HOUSTON (Reuters) - Fracking, the latest craze in the quest to produce oil and gas, has been blamed for environmental problems ranging from flammable tap water to minor earthquakes. Now a new risk is emerging: sand mining.
To squeeze hydrocarbons out of shale through hydraulic fracturing of the rock — the process known as fracking — producers need to pump an enormous amount of sand and other materials into the ground.
Obtaining the sand for this requires removing the top layer of earth over a sandstone deposit and using heavy equipment and large amounts of water to produce the fine grains.
According to some environmentalists and residents of affected areas, sand mining poses a threat to air and water quality.
Facing a shortage of the sand needed in fracking, oil and gas producer EOG Resources Inc got into this mining business to secure scare supplies and bring down costs.
But the company is facing big opposition to an operation planned in North Texas.
“One of the big concerns is the impact on the air,” said Jessie Thomas-Blate of the conservation group American Rivers. “Mining kicks up a lot of dust, and the people in the area can breathe in that dust.”
If inhaled, crystalline silica, a building block in so-called frac sand, is a potential carcinogen and can cause lung and other diseases, according to the U.S. Occupational Safety and Health Administration.
The mining process can also cause erosion and run-off that can fill nearby rivers with sediment, reducing oxygen levels for fish and plants, Thomas-Blate said.
EOG has promised that it will use start-of-art emissions equipment and that water for the project will come from wells drilled below the region’s drinking water aquifer.
“The plant is designed to meet all standards related to air emissions as set forth by the Texas Commission on Environmental Quality,” the company said in a statement.
In a hydraulic fracturing job, a mix of water, sand and other chemicals is injected into shale wells at very high pressures. The process creates small fissures in the rock that allow oil and gas to flow through the well.
EOG has one sand mine in Texas and one in Wisconsin. It plans another in Texas and two more in Wisconsin.
Not everyone is happy.
“There are air quality concerns, concerns about water quality and worries about truck traffic and its effect on the roads,” said Wylie Harris, a rancher whose property is less than a mile from the North Texas site where EOG intends to build.
The Cooke County mine still lacks a state air quality permit that EOG needs before it can finish the project, and county officials are asking for a hearing on the matter.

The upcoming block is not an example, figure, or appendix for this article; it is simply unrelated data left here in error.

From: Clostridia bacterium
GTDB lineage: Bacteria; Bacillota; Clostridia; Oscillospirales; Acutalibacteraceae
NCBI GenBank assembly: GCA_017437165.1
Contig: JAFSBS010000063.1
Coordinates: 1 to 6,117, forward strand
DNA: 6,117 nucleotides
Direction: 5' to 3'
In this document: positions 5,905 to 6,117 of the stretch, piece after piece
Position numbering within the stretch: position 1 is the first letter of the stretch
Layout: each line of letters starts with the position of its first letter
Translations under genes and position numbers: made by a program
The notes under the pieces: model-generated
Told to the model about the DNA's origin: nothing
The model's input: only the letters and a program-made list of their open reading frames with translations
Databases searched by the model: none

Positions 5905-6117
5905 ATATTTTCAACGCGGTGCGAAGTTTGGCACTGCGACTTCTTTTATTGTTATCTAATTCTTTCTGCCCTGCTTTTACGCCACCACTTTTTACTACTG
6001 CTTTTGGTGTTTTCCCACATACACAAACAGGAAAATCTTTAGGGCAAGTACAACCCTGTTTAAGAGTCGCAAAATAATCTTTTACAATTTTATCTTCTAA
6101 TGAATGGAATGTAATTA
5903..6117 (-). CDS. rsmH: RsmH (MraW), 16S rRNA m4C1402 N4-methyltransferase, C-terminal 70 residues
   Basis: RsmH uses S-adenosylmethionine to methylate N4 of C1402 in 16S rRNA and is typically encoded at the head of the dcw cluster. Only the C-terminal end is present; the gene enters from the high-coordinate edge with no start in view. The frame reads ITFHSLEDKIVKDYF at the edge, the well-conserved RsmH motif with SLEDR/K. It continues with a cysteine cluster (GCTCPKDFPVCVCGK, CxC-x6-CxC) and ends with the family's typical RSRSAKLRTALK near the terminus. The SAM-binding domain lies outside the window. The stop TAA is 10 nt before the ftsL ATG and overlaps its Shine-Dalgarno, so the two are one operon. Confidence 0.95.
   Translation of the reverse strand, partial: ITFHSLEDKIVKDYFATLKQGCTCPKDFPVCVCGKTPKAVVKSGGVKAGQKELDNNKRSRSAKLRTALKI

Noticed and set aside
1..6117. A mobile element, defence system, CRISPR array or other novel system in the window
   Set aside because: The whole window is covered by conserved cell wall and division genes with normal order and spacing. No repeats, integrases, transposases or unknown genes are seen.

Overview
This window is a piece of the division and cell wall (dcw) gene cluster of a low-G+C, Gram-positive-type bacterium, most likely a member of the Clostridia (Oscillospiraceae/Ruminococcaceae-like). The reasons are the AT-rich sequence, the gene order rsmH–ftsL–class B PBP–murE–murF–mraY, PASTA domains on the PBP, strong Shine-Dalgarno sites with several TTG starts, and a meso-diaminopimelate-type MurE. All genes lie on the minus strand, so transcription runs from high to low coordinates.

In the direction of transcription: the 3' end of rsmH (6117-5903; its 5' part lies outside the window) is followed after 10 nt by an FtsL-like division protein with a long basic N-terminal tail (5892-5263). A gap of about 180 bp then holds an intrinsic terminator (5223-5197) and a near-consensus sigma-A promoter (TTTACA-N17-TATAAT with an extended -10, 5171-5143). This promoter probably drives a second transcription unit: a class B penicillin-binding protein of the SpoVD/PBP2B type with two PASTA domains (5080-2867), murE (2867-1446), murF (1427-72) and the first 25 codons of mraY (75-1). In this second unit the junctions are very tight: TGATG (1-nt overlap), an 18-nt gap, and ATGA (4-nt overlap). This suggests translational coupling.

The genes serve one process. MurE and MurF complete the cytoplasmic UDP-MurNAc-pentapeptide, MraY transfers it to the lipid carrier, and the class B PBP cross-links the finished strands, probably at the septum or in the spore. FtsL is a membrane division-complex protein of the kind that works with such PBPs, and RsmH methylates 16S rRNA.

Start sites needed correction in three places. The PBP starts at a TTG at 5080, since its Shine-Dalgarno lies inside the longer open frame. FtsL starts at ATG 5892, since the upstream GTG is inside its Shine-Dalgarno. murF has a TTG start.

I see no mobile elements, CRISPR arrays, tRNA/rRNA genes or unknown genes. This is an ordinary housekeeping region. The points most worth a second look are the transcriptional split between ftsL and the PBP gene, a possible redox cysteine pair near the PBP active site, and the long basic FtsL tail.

A meeting in August to discuss EOG’s plans for the Cooke County sand operation drew more than 500 residents, said Stan Endres, city manager for Muenster, a town about 15 miles from the site.
“The majority of people who are concerned are the people that have property out there,” Endres said. He is also concerned that trucks hauling the sand away from the mine will damage state and city roads at a time when budgets are tight.
To counter local criticism, EOG says its sand mine will bring 40 permanent jobs and tax revenue to two counties in North Texas, according to a fact sheet posted on the company’s website.
The North American rush to produce crude oil and natural gas from shale formations has driven up demand and prices for frac sand.
“There’s been a sand shortage in the U.S.,” EOG Chief Executive Officer Mark Papa told investors this month. “And so those who have sand or have access to sand can pretty much charge what they want for that sand.”
The amount of industrial sand used in hydraulic fracturing has quadrupled from 2000 to 2009, said Tom Dolley, mineral commodity specialist at the U.S. Geological Survey.
The government estimates that 6.5 million metric tons of sand were used in hydraulic fracturing in 2009 — the latest year figures were released — and expects to find that amount doubled in 2010.
Because the numbers are self-reported, Dolley said they probably understate the industry’s production and use of frac sands.
“There really is a gold rush right now for this type of material,” he said.
As shale drilling becomes more complex and wells keep getting bigger, the need for sand will only increase in the United States and overseas.
“There may be a shortage for a long period of time,” said energy analyst Mike Breard of Hodges Capital Management in Dallas.
Reporting by Anna Driver in Houston; Editing by Lisa Von Ahn